I sat in front of the demon and crossed my legs, just outside of kicking range. At least the child’s legs weren’t long. Dash took up his post near me, but not close enough to invade my personal space. He kept an eye on the townfolk around us. There were times people would attack us, or the possessed person. Or we’d even have an onlooker become possessed because of their own weaknesses. Once I began purifying, I’d be almost defenseless. That’s why Shadows doubled as bodyguards. Purifiers left defenseless didn’t last long.
I set the used black candle down to my right, and dug a box of matches out from my bag. I kept them in a waterproof leather pouch, because it was important to keep them dry. There were times when we roamed between settlements, and all that stood between us and the dark was our fire. Not just the dark of night, but the dark of spirit and evil. Fire was one of the most purifying forces in our world, bringing both life and death. It was a force to be respected and feared; not only by humans, but by forces both good and evil.
I pulled out a match, struck it, and lit the candle. Black wasn’t always an evil color. It represented one of the strongest colors for protection. I opened my book, and stuck it underneath my knee to keep it that way. I never wrote out complete prayers, because each situation is unique in some way.
“As fire burns, so burns the purity of this child’s spirit, and you shall not darken that flame with your evil essence, demon. I call upon the power of the Phoenix, and as the fiery bird burns away in this life, so do you burn, demon. As it is reborn from the ashes, so, too, will this child rise from this unharmed and renewed.”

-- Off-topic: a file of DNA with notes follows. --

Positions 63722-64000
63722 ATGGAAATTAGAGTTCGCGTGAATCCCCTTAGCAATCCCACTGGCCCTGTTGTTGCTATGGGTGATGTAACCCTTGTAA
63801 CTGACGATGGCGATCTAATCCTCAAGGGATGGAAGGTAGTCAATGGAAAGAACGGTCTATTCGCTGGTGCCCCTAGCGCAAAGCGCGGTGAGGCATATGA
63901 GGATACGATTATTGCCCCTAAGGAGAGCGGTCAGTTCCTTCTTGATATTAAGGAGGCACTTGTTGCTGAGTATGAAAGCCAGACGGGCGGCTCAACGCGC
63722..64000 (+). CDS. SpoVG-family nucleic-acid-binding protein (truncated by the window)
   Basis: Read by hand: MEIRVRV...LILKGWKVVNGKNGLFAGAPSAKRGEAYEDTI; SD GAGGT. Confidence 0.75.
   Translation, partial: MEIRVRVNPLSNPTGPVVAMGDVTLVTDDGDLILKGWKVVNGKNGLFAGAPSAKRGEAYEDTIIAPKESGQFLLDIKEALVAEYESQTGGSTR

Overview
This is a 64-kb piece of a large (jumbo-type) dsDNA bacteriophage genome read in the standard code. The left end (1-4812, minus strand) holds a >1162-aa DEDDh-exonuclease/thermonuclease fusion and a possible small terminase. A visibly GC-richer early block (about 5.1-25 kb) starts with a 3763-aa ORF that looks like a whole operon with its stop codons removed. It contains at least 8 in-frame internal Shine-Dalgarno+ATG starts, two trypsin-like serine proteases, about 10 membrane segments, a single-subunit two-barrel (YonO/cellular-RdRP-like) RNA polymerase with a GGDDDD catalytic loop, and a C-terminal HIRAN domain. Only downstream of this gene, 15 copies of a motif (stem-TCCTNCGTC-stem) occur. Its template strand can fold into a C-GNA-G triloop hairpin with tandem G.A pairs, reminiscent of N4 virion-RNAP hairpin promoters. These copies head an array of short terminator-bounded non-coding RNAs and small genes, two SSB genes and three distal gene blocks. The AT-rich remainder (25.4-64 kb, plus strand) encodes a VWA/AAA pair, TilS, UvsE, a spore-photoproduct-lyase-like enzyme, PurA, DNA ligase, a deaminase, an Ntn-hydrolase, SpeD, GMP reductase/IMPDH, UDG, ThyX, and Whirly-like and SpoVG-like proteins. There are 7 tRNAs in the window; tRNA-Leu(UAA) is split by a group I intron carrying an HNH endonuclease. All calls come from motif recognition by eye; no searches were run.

A hot wind rushed against my back, like a bird beating its wings. The candlelight whipped and flared brighter for a moment. This time the demon didn’t howl, but screamed in pain.
The group around us flinched. “Steady on,” Dash said in barely more than a whisper.
Next came the knife. Despite its age, the honed blade was sharper than my uncivilized tongue. I’d inherited it from my mother, another Purifier, who’d died when she’d placed her trust in the wrong Shadow. It was also how I’d gotten the scar.
With the light pressure of the blade, I cut a paper-thin line across my palm. It would scar and join the others there. I rarely resorted to this type of cleansing, because it was dangerous for the Purifier. I had a bad feeling about the town. This girl didn’t deserve to die because of whatever stupid shit the adults around her were doing.
I turned over my journal, and scooted unceremoniously over to her side. I leaned away from her; it wouldn’t do to have her bite me. I mimicked the cut on the palm of the girl, and the murmurs rose again. Dash shifted behind me, his movement making the floorboards creak. The voices died down. He sure was nifty to have around.
When I placed the cuts together, and grasped her hand tight in mine so she couldn’t wiggle free. The noise that rose from her made the previous sounds mere whispers in comparison. My words didn’t need to reach anyone’s ears but the demon’s. No matter how much noise it made it could not block out the words of a Purifier.
“Let blood call to blood. Though you are not blood of my blood, you are blood as I am blood—human. Let the divinity in my blood as a Purifier, proclaimed by a Wanderer, wash this young girl free of the demon’s essence.”
Now the demon cried. Great, pitiful sobs that came out broken through the girl’s damaged chords.
“I shall not repent, and you shall not have her, Purifier. I will take her, screaming into the abyss!” The demon turned toward me and spat.
I didn’t flinch. Instead, I released the child’s hand after a final squeeze. I wiped my cheek against my shirt. The spittle had begun to burn my skin, but not with an intensity it would have before I began the purification. We were getting somewhere.
Whether I could get them apart remained to be seen.
Next came the bone, passed down through generations in my family. Hundreds of years ago, all manner of beings, both evil and divine, of all the varying religions, came down onto the earth. Some good deities identified people they believed to be worthy. The divine good guys, known as Wanderers, equipped the human good guys with certain artifacts. One of which was rumored to be this rib bone—supposedly taken out of the body of an angel, by an angel. Etched into it were markings no one could identify for me. I was sure they were some language even our ancestors may not recognize, because they were not of this earth.